The vast majority of electric cars that we’ve seen have been efficient but incredibly dull, poorly styled and aimed more at the environmentally conscious than petrol heads.
This hasn’t gone unnoticed by Toyota, which claims that environmentally friendly and fuel-efficient cars pursue “functionality and efficiency” and “lose some sense of excitement and amusement” offered by classic cars. With this in mind, the Toyota 2000GT SEV – nicknamed the “Crazy Car Project” – was born.
The Toyota 2000GT SEV is a world away from most electric and hybrid cars. Aside from the lurid decals, huge brakes and modern wheels, it looks every bit like a classic car. It’s not just the technology underneath the Crazy Car Project that impresses either. This car is as bespoke as they come, with hand-beaten aluminium panels, a bonnet that also features solar panels to help recharge the batteries, and a carefully crafted alcantara interior.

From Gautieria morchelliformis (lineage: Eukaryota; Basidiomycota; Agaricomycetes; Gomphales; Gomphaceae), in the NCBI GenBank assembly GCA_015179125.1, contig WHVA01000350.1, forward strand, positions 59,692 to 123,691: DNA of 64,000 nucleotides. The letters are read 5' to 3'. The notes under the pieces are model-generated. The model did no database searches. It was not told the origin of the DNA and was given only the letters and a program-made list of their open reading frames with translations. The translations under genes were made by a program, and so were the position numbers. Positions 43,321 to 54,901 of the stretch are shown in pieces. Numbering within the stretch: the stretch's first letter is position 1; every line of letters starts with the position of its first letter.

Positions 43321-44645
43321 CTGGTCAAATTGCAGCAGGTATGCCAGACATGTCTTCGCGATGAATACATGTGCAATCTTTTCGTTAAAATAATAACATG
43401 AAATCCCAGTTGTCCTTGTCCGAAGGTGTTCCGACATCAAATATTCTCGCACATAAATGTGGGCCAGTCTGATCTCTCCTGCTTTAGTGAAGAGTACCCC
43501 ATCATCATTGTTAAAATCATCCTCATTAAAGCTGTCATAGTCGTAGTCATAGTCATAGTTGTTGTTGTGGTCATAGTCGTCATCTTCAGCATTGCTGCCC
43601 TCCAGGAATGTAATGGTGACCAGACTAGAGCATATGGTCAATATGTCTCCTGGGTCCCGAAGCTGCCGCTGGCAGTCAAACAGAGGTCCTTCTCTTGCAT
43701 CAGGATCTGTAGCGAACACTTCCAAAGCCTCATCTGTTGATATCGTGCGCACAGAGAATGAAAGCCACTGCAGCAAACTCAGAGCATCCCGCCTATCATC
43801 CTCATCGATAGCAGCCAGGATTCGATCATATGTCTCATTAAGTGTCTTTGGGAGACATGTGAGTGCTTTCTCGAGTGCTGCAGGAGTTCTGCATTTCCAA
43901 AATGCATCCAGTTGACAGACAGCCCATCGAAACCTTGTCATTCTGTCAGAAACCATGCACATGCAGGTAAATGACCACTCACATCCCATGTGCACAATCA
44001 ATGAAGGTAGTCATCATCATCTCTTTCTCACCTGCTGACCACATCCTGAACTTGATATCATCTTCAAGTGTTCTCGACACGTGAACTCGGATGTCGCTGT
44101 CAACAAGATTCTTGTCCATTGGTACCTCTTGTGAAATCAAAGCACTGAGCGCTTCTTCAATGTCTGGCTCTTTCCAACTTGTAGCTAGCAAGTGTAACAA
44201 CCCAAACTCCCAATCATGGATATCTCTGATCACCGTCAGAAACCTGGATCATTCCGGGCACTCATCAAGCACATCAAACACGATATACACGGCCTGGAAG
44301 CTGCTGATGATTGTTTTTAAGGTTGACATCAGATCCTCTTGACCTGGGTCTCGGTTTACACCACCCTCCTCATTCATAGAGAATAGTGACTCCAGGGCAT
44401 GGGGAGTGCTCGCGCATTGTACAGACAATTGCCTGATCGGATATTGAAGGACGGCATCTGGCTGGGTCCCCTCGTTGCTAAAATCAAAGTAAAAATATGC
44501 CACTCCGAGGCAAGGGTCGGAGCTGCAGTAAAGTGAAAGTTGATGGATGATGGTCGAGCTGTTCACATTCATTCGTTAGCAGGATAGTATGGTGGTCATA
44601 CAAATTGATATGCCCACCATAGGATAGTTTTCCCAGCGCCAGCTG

Even the dashboard looks authentic – with no initial sign of the huge colour screens that dominate modern vehicles. Toyota has been clever about the integration of technology, however, with a display that’s neatly built into the mirror, offering functionality without spoiling the retro feel.
When it comes to power itself, the Toyota 2000GT SEV gets an LSHV electric motor and a stack of lithium-ion batteries. It may be a world away from the original straight-six carb-fed combustion engine, and lack character because of it, but we’d still take the Crazy Car Project in a flash over nearly every other electric car – with the Tesla Roadster currently the only genuinely fun rival.
The one question on our mind, however, is whether it’s sacrilege to strip out the iconic engine from the Toyota 2000GT – one of Japan’s first and most collectable classic cars – in order to create an electric car?